LOS ANGELES (AP) — Dev Patel knows how special a film like "Lion" is. He's been waiting nearly 8 years, since his breakout in "Slumdog Millionaire," for a role as substantive and soulful as Saroo Brierley, an Indian man who was lost as a 5-year-old, adopted and raised by Australian parents, and who, 25 years later, used Google Earth to retrace his steps to his hometown and his birthmother, not knowing the name of either.
"I read an article about it somewhere, I'm not quite sure where, and I was completely mesmerized," Patel said.
It's why the 26-year-old pursued the part so aggressively, showing up at screenwriter Luke Davies's doorstep before the script was even finished, and, after winning the part, taking a full eight months to prepare. Not only did the rail-thin Patel bulk up to play the sporty Saroo, grow his hair out, and learn a difficult Australian accent, but he also fully immersed himself into the emotional and spiritual reality of the man.
"I traveled the trains in India. I wrote a diary. I went to orphanages. I'd watched every piece of material about (Brierley) out there on Google and YouTube. When I met him I felt like, 'God I've known you for eight, nine, months already,'" Patel recalled. "The first thing I said was, 'You found a needle in a haystack from space. You literally did that.' And he started laughing."
Brierley and Patel had to go much deeper than that, though. This is not a simple boy goes home story. Brierley's traumatic separation from his home and his mother and struggle to survive on his own is contrasted by his then comfortable upbringing in Australia with supportive and loving adoptive parents. His past is something that he represses for years, until it becomes a ghost so undeniable that he must do everything he can to find his mother.
"We sat down and spoke about this idea of guilt. He spoke about astral traveling with me. We got very meta in a way," Patel said. "He could remember these things so vividly because every single night he would walk those streets home to his mother. That's how he could remember it."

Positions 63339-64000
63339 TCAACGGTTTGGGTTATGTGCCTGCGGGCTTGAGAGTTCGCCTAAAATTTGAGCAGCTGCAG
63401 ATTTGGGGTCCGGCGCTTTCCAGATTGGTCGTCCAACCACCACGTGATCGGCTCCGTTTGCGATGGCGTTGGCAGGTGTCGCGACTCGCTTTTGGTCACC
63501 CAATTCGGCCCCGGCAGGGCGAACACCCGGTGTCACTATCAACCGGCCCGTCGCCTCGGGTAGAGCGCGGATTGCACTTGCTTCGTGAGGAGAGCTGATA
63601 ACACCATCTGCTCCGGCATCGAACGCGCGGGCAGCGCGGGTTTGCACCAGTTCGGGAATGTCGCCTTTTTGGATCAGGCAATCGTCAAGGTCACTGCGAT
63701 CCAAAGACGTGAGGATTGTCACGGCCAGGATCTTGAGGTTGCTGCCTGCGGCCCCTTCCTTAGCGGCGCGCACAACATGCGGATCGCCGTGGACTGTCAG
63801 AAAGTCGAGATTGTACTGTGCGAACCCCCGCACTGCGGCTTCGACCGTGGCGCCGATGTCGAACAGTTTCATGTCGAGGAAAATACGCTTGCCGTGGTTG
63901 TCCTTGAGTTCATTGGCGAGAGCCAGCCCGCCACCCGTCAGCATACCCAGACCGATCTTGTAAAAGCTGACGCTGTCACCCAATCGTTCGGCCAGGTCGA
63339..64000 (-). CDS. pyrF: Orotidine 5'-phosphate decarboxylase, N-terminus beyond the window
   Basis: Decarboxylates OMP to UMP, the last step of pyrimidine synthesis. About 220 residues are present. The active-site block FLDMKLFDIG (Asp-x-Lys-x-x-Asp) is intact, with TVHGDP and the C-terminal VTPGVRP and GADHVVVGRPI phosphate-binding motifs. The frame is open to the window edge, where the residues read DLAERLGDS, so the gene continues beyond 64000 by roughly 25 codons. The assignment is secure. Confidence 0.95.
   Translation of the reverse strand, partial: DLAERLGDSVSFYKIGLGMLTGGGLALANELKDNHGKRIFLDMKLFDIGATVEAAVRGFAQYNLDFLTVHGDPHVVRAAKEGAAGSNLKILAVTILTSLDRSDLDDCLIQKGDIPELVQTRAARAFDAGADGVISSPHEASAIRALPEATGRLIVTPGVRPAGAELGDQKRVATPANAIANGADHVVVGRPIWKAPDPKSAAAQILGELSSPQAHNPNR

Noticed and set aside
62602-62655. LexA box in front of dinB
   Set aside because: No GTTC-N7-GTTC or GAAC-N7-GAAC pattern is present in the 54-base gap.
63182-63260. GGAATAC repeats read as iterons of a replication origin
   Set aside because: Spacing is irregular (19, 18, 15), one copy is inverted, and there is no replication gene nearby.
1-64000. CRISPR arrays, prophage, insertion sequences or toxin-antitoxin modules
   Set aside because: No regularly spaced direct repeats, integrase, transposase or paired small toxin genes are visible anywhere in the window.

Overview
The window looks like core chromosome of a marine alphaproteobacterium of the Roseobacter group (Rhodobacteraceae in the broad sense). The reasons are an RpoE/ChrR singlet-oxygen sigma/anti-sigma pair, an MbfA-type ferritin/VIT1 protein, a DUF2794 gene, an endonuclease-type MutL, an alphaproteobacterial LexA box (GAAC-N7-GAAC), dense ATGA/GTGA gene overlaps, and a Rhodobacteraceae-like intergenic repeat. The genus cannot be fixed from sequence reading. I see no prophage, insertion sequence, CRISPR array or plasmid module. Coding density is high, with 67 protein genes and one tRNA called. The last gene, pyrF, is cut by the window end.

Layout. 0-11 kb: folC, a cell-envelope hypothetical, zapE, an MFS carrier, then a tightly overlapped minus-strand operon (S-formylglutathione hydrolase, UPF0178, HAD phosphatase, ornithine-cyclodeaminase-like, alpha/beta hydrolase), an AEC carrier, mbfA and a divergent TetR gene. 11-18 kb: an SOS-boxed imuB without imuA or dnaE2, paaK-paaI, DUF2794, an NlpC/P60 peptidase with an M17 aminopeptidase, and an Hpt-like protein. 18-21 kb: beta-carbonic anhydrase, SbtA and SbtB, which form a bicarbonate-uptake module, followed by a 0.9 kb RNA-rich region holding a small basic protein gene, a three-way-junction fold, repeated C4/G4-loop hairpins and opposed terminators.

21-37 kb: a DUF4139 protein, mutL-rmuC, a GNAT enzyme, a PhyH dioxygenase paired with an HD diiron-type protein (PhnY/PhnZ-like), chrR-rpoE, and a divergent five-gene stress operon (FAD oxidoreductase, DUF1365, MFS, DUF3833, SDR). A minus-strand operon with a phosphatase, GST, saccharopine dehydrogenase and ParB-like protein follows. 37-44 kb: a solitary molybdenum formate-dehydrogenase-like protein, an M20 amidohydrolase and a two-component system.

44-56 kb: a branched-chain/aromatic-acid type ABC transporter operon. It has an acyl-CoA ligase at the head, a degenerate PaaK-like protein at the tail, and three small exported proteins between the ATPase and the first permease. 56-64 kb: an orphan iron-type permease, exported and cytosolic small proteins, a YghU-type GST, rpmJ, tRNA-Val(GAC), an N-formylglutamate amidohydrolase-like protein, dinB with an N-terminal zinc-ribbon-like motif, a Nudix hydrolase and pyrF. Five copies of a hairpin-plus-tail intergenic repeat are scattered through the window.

It's one of those stranger-than-fiction stories that begs for cinematic treatment.
"I can't say that the majority or even half the movie is sensationalized. It really isn't. It actually happened in real life," Brierley said.
On set, director Garth Davis pushed Patel deeper into Brierley's pain. He had Patel watch the actor playing the 5-year-old Brierley (newcomer Sunny Pawar) so that there were specific memories to draw on. He threw him into big scenes right off the bat (they shot the very last scene first), and he made him do "hippie" mental exercises like staring into a mirror for a half hour before coming to set one day.
"The first two minutes were excruciating, because when you do that, you're usually brushing your teeth or popping a pimple or something and then the next 20 minutes all of a sudden I got sucked into this sort of trance-like state and I couldn't recognize the person staring back at me," Patel said. "I looked like my father, I looked like my mother. And I went to set visibly shaken. I was like 'Garth, I feel like a fool, like I don't know who I am. I think that the task went horribly wrong.' He looked at me and said, 'that's exactly what you should feel. Your body is just a shell but your soul is ever-changing. I was like 'whoa.'"
It was all in service of capturing the essence of Brierley, who Patel knows he doesn't look like.
"I really relate to characters kind of going against the odds and underdogs who show perseverance," Patel said, although he doesn't like direct comparisons with "Slumdog Millionaire."
For Patel, the stories represent completely different journeys — Brierley is a modern Australian man who remembers little of his Indian identity.
Patel is already fully on the awards trail for "Lion." He's done this before, but now has a bit of experience under his belt and is no longer that wide-eyed 18-year-old. He said he's taking advantage of the opportunity to talk to and learn from his fellow actors on the same path.
"The first time around I was so beautifully naive about it. I look at Sunny and I can relate to it. He met Bill Clinton the other day and I don't quite think it dawned on him who the man was he was meeting," Patel said, laughing.
Ultimately, Patel is just grateful that he was able to stretch beyond "your usual quirky best friend character role or like tech extraordinaire."
"Stories like this, they're so few and far between especially for a British Indian guy like myself," he said. "I think everyone faces a stereotype ... I don't want to make it about that. It's just my thought process of throwing absolutely everything at this role. I knew how precious it was."
Follow AP Film Writer Lindsey Bahr on Twitter: www.twitter.com/ldbahr